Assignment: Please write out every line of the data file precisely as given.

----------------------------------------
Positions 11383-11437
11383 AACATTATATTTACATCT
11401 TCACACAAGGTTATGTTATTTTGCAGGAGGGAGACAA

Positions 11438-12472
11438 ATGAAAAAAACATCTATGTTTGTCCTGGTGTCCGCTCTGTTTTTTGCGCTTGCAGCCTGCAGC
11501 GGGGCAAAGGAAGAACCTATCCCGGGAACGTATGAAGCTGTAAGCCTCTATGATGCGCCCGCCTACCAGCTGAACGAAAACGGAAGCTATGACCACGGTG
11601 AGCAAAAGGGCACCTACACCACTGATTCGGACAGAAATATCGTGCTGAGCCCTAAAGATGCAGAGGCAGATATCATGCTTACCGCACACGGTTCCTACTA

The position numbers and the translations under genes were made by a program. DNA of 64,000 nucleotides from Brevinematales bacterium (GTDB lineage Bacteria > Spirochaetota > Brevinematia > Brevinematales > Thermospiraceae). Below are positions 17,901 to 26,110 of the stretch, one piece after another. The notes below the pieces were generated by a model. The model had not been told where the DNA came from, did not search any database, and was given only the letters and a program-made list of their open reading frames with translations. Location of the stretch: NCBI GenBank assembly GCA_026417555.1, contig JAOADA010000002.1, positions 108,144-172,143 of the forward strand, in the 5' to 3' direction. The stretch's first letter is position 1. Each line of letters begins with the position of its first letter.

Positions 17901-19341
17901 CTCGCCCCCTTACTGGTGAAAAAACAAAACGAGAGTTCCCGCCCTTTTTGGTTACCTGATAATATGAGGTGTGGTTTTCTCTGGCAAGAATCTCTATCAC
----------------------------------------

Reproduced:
Positions 11383-11437
11383 AACATTATATTTACATCT
11401 TCACACAAGGTTATGTTATTTTGCAGGAGGGAGACAA

Positions 11438-12472
11438 ATGAAAAAAACATCTATGTTTGTCCTGGTGTCCGCTCTGTTTTTTGCGCTTGCAGCCTGCAGC
11501 GGGGCAAAGGAAGAACCTATCCCGGGAACGTATGAAGCTGTAAGCCTCTATGATGCGCCCGCCTACCAGCTGAACGAAAACGGAAGCTATGACCACGGTG
11601 AGCAAAAGGGCACCTACACCACTGATTCGGACAGAAATATCGTGCTGAGCCCTAAAGATGCAGAGGCAGATATCATGCTTACCGCACACGGTTCCTACTA

The position numbers and the translations under genes were made by a program. DNA of 64,000 nucleotides from Brevinematales bacterium (GTDB lineage Bacteria > Spirochaetota > Brevinematia > Brevinematales > Thermospiraceae). Below are positions 17,901 to 26,110 of the stretch, one piece after another. The notes below the pieces were generated by a model. The model had not been told where the DNA came from, did not search any database, and was given only the letters and a program-made list of their open reading frames with translations. Location of the stretch: NCBI GenBank assembly GCA_026417555.1, contig JAOADA010000002.1, positions 108,144-172,143 of the forward strand, in the 5' to 3' direction. The stretch's first letter is position 1. Each line of letters begins with the position of its first letter.

Positions 17901-19341
17901 CTCGCCCCCTTACTGGTGAAAAAACAAAACGAGAGTTCCCGCCCTTTTTGGTTACCTGATAATATGAGGTGTGGTTTTCTCTGGCAAGAATCTCTATCAC